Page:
Dr. Dolores Pretorius: "We've looked at omphaloceles and gastroschisis and I have to tell you honestly 3D hasn't helped me at all. It's just the parents like it to be able to see the omphalocele and see how it looks against the baby but from a diagnostic point of view, I wouldn't say it's added anything."
Dr. Don Shuwarger: "What about for deeper screening like for esophageal atresia or TE fistulas or anything, have you looked at those issues?"
Dr. Dolores Pretorius: "I haven't found that I have been able to add anything yet to the data. The third category is reassurance; I think we've done a little over sixty patients or so for reassurance and these come from two categories. One, a physician calls us and wants his patient to be done for reassurance. She's on Tegretol, at risk for a cleft lip, she's had a previous cleft lip, she's got polydactyly in the family, and she wants to see if there are extra digits on 3D. That's the type of patient, so that's a reassurance. Most of those patients turn out to be normal but not all of them; I did a polydactyly that did have identified polydactyly on 2D and she just wanted to see it. Then you have patient initiated studies; they call or they write me on e-mail, they get on the Internet, and they want 3D. I do those under an IRB protocol and try to figure out who I'm helping and who I'm not so that data's also very interesting of who really seems to benefit versus it's just a nice picture."
Dr. Don Shuwarger: "The ones who contact you directly because they want 3D, what is it they think they want?"
Dr. Dolores Pretorius: "That's a good question. I think they mainly want to see their baby and it's hard to ferret out whether it's an anxiety issue, whether they just want a pretty picture, or whether they really are concerned about something and you being able to show it to them just makes them feel better. For example, I had a patient with a velamentous cord insertion that had a previous baby die at delivery of a cord insertion and she just wanted 3D to see her baby. It just meant everything in the world to her to see that baby. I had a patient who was carrying a baby with a fatal anomaly - osteogenesis imperfecta, and she knew the baby would die within the first twelve hours; it died within two hours of delivery. She just wanted to spend time with her baby and her quote is something like 'I felt such peace and such joy to see my baby alive and moving and knowing that I could share time with her while she's alive, and I won't have that time after birth except for a couple of hours.' At first glance it seems pretty sad, and it wasn't that easy for my team to actually do the studies with her but to see how she felt about it, I knew we had done the right thing. I knew we done it right when we agreed after I saw her and talked to her. Afterwards she sends us cards, she brings us presents, and her Christmas card had our 3D picture of her baby in it - for her this was very important."
Dr. Don Shuwarger: "Now when you give patients reporting, do you give it to them on a video cassette tape, do you give it to them on a floppy disk, do you e-mail it to them, or do you post it on your website? How do you communicate the information back to the patient?"
Dr. Dolores Pretorius: "For the patient, I tell them if they're coming for a 3D reassurance study and they bring their own videotape I will tape part of the 3D study for them."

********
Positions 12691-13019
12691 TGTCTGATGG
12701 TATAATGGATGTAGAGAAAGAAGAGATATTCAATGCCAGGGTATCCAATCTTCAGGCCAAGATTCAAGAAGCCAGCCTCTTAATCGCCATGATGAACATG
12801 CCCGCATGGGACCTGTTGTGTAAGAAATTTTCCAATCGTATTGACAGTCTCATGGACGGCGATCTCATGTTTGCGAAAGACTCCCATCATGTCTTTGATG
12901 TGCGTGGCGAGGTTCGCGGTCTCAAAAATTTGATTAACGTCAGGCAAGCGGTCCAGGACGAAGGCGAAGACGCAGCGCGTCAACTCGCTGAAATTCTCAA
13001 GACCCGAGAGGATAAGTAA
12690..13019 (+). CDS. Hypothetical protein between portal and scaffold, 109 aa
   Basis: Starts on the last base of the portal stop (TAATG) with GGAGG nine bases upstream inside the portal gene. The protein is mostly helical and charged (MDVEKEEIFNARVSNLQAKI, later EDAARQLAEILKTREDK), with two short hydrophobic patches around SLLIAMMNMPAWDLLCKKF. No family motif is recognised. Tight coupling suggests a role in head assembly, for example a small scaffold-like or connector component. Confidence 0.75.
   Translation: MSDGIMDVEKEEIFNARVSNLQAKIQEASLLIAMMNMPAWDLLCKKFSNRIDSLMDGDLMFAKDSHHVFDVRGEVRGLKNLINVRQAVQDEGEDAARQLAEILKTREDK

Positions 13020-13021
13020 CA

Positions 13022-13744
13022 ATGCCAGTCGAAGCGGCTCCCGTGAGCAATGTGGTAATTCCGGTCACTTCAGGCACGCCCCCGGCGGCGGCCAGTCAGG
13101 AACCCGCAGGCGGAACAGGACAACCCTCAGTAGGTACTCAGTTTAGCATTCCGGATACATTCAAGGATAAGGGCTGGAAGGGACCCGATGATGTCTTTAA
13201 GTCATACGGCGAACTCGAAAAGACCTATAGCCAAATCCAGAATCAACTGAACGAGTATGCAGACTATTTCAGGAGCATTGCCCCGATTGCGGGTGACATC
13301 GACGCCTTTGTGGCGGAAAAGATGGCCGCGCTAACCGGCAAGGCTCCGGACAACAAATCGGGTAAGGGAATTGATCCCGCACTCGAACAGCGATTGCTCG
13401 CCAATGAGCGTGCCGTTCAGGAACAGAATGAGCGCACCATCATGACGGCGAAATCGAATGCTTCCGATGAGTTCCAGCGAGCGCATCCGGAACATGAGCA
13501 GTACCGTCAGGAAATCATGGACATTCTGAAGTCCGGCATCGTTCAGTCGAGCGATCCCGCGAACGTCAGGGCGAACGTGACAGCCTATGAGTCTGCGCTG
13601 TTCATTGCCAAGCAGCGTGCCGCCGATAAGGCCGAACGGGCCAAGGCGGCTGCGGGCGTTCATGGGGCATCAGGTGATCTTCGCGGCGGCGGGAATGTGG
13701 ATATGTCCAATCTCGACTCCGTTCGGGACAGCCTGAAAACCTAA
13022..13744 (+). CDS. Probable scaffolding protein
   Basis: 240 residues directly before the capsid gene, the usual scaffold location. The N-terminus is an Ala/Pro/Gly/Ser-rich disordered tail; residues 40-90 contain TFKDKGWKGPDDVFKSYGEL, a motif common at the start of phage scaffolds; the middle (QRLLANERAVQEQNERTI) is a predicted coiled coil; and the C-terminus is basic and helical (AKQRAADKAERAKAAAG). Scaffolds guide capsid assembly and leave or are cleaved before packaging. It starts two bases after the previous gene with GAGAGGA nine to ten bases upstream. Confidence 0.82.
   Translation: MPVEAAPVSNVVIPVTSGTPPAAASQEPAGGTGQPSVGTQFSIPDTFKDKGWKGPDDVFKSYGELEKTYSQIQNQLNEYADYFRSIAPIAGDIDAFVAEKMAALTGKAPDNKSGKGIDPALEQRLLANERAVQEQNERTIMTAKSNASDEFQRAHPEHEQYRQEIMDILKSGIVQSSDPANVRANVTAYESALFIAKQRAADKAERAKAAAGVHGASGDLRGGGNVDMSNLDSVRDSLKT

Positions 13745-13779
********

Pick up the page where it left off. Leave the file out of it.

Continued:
Dr. Don Shuwarger: "So you're doing your 3D rendering online real-time?"
Dr. Dolores Pretorius: "Some of it is absolutely online real-time, it's called live 3D. The unit that we use currently is at four frames per second but the new machine we're suppose to get this week is at sixteen frames per second which really makes it live."
Dr. Don Shuwarger: "Which machine would that be?"
Dr. Dolores Pretorius: "That's the Medison unit and the pictures that we've seen you really see the baby open their mouth, close their mouth, and move their arms. I think it's been great diagnostically as well as for reassurance. I'm really looking forward to looking at clubfeet because we made a lot of mistakes with clubfeet on 2D and we're a great tertiary center but we've had about four patients with false-positives and negatives in the last two months. We're beginning to think - wow, we're just not so good at this, and I'm hoping 3D will allow me to see the flection of the feet and volume data rather than a slice which is kind of hard to see in 2D. So there'll be good reasons and not just reassurance for that really near real-time."
Dr. Don Shuwarger: "So when she leaves from her study and goes home, does she go home with her videotape at that moment or do you save her videotape and process all the pictures?"
Dr. Dolores Pretorius: "No we give it to her right then. She walks out with the videotape and we also give her a couple of regular little prints off the machine."
Dr. Don Shuwarger: "How much of this is marketing and how much is medicine?"
Dr. Dolores Pretorius: "I don't believe in giving false reassurance, I won't give reassurance to someone I haven't done a 2D exam on and know that their 2D ultrasound is as good as I can do to know that that's normal. I'm doing this under IRB; I'm not doing it for money right now. I charge them but I have to charge in order to pay for my sonographer to do the study and the time that we do and that's what we're charging just like any other 2D study of what the room time is to use that. I have no idea where it will go in the future, I certainly don't want to do it for entertainment. I do it because I believe this may help people and the human side of what we do is important as well as the diagnostic side of what we do."
Dr. Don Shuwarger: "Dr. Pretorius, thank you for visiting with us today. We look forward to hearing more interesting information about the advent of improved methods of 3D ultrasound. Thank you."
Dr. Dolores Pretorius: "Thank you."